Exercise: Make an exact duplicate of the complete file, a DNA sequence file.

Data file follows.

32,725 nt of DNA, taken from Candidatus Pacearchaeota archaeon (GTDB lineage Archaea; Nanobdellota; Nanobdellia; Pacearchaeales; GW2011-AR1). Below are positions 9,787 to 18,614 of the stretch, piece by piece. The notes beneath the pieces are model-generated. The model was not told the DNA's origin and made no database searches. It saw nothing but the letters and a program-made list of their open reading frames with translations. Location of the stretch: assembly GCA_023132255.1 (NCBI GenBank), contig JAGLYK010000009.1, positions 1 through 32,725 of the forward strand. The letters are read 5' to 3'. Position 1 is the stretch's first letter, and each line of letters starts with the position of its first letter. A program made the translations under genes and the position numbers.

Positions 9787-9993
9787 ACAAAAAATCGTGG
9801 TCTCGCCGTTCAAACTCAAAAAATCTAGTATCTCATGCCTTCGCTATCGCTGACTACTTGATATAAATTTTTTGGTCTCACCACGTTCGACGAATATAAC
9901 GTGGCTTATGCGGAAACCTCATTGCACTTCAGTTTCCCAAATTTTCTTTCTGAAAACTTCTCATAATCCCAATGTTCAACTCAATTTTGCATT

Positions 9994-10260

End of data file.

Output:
32,725 nt of DNA, taken from Candidatus Pacearchaeota archaeon (GTDB lineage Archaea; Nanobdellota; Nanobdellia; Pacearchaeales; GW2011-AR1). Below are positions 9,787 to 18,614 of the stretch, piece by piece. The notes beneath the pieces are model-generated. The model was not told the DNA's origin and made no database searches. It saw nothing but the letters and a program-made list of their open reading frames with translations. Location of the stretch: assembly GCA_023132255.1 (NCBI GenBank), contig JAGLYK010000009.1, positions 1 through 32,725 of the forward strand. The letters are read 5' to 3'. Position 1 is the stretch's first letter, and each line of letters starts with the position of its first letter. A program made the translations under genes and the position numbers.

Positions 9787-9993
9787 ACAAAAAATCGTGG
9801 TCTCGCCGTTCAAACTCAAAAAATCTAGTATCTCATGCCTTCGCTATCGCTGACTACTTGATATAAATTTTTTGGTCTCACCACGTTCGACGAATATAAC
9901 GTGGCTTATGCGGAAACCTCATTGCACTTCAGTTTCCCAAATTTTCTTTCTGAAAACTTCTCATAATCCCAATGTTCAACTCAATTTTGCATT

Positions 9994-10260